Settler colonialism is structured in part according to the principle of civilizational progress yet the roots of this doctrine are not well understood. Disparate ideas of progress and practices related to colonial dispossession and domination can be traced back to the Enlightenment, and as far back as ancient Greece, but there remain unexplored logics and continuities. I argue that civilizational progress and settler colonialism are structured according to the opposition between politics governed by reason or faith and the figure of (...) the child as sinful or bestial. Thus, it is not contingent, but rather necessary that justificatory frameworks of European empire and colonialism depict Indigenous peoples as children. To illustrate how the theoretical link between Indigenous peoples and children emerges not as a simple analogy, but rather, as the source of the premodern/modern and savage/civilized binaries, I trace the various historical iterations of the political/childhood opposition through the classical, medieval, enlightenment, and modern eras. I show how the model of civilizational progress from a premodern and savage state of childhood continues to serve as the model for settler colonial exclusion and domination of Indigenous peoples. (shrink)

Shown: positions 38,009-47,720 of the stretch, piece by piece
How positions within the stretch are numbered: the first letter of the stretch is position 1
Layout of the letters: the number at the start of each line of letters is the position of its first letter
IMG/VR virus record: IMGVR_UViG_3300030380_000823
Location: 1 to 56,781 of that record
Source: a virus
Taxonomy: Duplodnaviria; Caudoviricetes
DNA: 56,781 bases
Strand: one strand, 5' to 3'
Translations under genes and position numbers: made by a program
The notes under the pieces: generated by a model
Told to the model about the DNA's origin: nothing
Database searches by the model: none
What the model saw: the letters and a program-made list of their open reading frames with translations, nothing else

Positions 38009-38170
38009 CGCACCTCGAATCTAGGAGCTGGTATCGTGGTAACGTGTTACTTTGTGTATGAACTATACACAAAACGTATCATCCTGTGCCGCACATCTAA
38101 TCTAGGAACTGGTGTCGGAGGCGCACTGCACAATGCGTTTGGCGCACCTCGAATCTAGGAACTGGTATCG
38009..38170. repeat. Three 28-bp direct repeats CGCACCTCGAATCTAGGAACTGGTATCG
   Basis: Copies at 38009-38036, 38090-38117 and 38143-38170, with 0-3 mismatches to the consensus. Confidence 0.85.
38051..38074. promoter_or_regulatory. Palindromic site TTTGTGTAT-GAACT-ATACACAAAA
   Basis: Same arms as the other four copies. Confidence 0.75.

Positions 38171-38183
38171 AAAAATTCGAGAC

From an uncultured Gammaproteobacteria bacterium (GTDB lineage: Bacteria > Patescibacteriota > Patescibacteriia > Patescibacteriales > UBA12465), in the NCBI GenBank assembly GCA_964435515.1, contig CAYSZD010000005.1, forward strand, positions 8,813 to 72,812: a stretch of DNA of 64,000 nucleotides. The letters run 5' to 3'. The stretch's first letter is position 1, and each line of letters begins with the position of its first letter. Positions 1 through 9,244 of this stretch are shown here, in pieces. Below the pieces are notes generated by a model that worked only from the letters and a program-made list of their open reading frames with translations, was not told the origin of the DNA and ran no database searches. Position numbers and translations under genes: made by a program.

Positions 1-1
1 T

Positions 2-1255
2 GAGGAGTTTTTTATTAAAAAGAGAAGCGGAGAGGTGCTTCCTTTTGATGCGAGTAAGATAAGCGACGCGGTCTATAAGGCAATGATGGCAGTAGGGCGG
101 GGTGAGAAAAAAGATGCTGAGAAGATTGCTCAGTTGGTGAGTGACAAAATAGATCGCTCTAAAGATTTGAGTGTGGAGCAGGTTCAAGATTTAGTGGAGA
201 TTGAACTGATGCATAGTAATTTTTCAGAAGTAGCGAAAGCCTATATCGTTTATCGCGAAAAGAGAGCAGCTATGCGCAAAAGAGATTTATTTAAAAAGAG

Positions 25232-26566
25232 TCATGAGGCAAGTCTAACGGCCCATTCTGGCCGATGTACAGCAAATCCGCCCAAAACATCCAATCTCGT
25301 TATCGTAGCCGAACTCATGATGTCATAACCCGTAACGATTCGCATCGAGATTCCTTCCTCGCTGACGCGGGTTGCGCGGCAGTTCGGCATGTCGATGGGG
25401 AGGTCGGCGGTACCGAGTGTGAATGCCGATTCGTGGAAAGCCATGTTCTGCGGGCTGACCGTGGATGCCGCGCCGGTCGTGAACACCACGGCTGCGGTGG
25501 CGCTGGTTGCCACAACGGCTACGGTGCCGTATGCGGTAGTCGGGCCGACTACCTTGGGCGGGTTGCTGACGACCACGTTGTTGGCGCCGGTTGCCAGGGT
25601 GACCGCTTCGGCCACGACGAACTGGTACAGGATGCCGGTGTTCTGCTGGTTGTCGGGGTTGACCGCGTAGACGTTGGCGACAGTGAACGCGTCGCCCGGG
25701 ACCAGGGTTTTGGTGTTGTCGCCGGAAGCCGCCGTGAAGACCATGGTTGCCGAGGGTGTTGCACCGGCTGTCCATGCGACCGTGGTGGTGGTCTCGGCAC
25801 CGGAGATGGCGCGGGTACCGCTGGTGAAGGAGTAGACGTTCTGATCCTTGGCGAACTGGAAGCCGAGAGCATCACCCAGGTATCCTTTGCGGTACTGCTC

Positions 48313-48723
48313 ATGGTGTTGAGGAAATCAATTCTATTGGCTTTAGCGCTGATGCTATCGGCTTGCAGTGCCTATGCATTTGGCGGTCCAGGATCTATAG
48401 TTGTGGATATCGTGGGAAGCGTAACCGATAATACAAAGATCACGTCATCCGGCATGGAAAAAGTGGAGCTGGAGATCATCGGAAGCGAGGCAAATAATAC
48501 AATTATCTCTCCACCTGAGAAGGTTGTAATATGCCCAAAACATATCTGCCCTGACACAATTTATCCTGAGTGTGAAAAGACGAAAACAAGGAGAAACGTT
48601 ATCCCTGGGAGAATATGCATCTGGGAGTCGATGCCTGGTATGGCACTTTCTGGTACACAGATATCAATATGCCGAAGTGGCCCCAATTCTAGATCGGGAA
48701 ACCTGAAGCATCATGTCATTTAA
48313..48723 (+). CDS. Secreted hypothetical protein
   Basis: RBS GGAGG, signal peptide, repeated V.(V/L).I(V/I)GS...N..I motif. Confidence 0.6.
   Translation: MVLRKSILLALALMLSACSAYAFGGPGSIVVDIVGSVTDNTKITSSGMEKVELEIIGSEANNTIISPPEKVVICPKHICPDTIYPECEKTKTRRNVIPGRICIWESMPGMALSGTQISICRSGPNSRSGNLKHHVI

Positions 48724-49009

The binary between the figure of the child and the fully human being is invoked with regularity in analyses of race, yet its centrality to the conception of race has never been fully explored. For most commentators, the figure of the child operates as a metaphoric or rhetorical trope, a non-essential strategic tool in the perpetuation of White supremacy. As I show in the following, the child/human binary does not present a contingent or merely rhetorical construction but, rather, a central (...) feature of racialization. Where Black peoples are situated as objects of violence it is often precisely because Blackness has been identified with childhood and childhood is historically identified as the archetypal site of naturalized violence and servitude. I proceed by offering a historical account of how Black peoples came to inherit the subordination and dehumanization of European childhood and how White youth were subsequently spared through their partial categorization as adults. (shrink)